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A Look Back at a Sci-fi Classic

Recently, a terrific 2018 article from Popular Mechanics magazine has been circulating social media telling the back story about a little-known and often-overlooked sci-fi classic from 1983, “Brainstorm” (web site, trailer). The film, which almost didn’t make it to the big screen, became somewhat infamous before its release, having earned the somewhat dubious distinction as being known as actress Natalie Woods’s last film (she died during a mysterious drowning incident off Catalina Island during a break from shooting shortly before the picture’s completion). Were it not for the persevering efforts of director Douglas Trumbull to see the project through, “Brainstorm” never would have seen the light of day. And, even at that, the film was a box office flop, despite its many artistic, technical and narrative achievements.

The picture is an important one, though. It was a project that Trumbull launched with the intent of advancing the art of cinema to a new level, and, given the experimental photographic techniques he worked with in developing it, he certainly took things to a new level. The effects of this are especially noticeable when viewed on the big screen, by far the best way to see this movie, if at all possible.

More than that, however, “Brainstorm” has taken on an increasingly added relevance with the development of technology, particularly virtual reality and related developments. At the time of the film’s original release, the technology examined in the film represented a rather fanciful idea, an engaging concept that was seen as intriguing but wholly implausible. That’s not the case, today, though; while the exact technology depicted here may not be replicated per se, it may give us a preview of things to come (and perhaps not too far down the road, either).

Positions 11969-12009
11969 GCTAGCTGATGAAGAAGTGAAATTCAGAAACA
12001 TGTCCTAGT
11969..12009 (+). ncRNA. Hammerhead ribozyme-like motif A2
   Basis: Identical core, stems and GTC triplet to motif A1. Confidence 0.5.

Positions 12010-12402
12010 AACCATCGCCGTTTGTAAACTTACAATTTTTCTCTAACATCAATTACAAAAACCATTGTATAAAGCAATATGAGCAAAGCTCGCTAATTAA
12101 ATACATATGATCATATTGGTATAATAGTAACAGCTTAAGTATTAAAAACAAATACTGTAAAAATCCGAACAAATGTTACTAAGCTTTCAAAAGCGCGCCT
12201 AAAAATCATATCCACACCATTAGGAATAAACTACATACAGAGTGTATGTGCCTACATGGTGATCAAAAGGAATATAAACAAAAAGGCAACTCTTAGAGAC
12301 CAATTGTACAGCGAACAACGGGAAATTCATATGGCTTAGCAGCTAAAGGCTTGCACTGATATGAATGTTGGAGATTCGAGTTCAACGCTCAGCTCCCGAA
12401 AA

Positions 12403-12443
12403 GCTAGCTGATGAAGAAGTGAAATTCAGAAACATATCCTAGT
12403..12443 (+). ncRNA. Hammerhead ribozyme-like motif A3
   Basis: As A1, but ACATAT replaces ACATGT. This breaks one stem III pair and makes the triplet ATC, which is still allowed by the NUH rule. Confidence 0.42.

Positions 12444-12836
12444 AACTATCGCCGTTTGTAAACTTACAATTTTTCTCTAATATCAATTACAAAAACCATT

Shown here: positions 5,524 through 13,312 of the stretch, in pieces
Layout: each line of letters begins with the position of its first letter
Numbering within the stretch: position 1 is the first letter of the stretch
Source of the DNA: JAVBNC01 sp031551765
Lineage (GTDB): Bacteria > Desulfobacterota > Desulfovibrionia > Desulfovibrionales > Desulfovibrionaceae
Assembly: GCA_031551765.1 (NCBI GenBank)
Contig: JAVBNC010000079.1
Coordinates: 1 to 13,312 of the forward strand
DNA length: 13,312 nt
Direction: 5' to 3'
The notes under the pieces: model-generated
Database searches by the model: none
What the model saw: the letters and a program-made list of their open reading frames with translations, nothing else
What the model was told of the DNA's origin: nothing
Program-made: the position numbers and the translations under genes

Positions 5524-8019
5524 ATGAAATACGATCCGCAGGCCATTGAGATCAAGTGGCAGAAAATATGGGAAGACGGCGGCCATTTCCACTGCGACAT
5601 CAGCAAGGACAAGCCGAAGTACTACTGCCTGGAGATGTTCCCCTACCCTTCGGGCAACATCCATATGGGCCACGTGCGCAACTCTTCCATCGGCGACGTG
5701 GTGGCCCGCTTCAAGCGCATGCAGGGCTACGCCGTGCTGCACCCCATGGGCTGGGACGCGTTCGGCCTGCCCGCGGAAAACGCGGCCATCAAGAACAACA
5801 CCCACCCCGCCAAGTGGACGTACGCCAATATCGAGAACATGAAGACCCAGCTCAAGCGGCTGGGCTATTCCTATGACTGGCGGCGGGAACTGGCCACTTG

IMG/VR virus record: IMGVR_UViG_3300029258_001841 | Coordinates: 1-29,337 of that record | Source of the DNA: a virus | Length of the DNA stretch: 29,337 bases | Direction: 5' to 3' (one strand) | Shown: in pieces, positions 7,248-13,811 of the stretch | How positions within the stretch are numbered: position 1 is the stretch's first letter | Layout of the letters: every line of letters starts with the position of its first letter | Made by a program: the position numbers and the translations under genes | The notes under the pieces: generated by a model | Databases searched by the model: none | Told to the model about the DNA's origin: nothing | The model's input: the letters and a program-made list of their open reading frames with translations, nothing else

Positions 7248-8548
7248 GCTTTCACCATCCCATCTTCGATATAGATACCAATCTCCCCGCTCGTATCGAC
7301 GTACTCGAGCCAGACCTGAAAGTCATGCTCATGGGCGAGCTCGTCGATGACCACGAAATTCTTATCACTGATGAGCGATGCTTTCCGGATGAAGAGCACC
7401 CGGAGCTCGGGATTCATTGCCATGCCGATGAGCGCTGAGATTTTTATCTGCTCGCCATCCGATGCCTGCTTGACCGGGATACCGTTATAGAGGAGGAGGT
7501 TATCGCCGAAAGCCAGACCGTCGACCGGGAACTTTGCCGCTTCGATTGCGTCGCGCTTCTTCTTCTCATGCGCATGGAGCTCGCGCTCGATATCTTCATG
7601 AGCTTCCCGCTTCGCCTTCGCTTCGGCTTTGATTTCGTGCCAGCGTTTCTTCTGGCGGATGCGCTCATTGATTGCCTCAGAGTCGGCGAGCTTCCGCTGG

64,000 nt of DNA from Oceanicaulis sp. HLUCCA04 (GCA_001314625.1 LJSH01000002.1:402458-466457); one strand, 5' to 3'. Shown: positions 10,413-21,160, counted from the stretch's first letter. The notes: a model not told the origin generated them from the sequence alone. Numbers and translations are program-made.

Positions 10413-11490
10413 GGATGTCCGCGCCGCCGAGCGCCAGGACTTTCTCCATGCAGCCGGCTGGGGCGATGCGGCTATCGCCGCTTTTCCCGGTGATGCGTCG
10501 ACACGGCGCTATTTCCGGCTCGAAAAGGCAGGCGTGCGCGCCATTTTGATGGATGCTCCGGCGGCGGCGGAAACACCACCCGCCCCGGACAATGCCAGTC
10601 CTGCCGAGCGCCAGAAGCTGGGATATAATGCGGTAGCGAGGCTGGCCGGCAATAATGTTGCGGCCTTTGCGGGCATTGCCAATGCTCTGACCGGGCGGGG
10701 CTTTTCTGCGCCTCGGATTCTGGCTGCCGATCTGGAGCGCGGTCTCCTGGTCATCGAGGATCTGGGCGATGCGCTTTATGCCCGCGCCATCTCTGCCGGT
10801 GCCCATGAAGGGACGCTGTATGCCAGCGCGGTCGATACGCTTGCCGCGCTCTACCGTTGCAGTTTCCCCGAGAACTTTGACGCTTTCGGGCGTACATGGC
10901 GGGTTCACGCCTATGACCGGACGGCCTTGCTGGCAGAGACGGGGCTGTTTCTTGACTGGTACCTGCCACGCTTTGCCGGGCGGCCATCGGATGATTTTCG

One could say that this is a picture that was ahead of its time. It could be viewed as a taste of the immense potential such a technology could hold, one with many beneficial purposes. It could also be seen as a powerful cautionary tale, graphically depicting the dangers that might await us if deployed for nefarious or self-serving purposes. In either instance, the title “Brainstorm” is most fitting, depending on how we interpret and apply it.

Are we ready for that? And what would we choose to do with it? Those are questions applicable not just to what appears on the screen in this film, but also in real life with the ever-advancing progress of technology. Given conditions today, “Brainstorm” could find a new and quite unexpected life for itself. And, if nothing else, it’s one hell of a picture, one well worth your time.

Cover design by Paul L. Clark, Inspirtainment, www.inspirtainment.com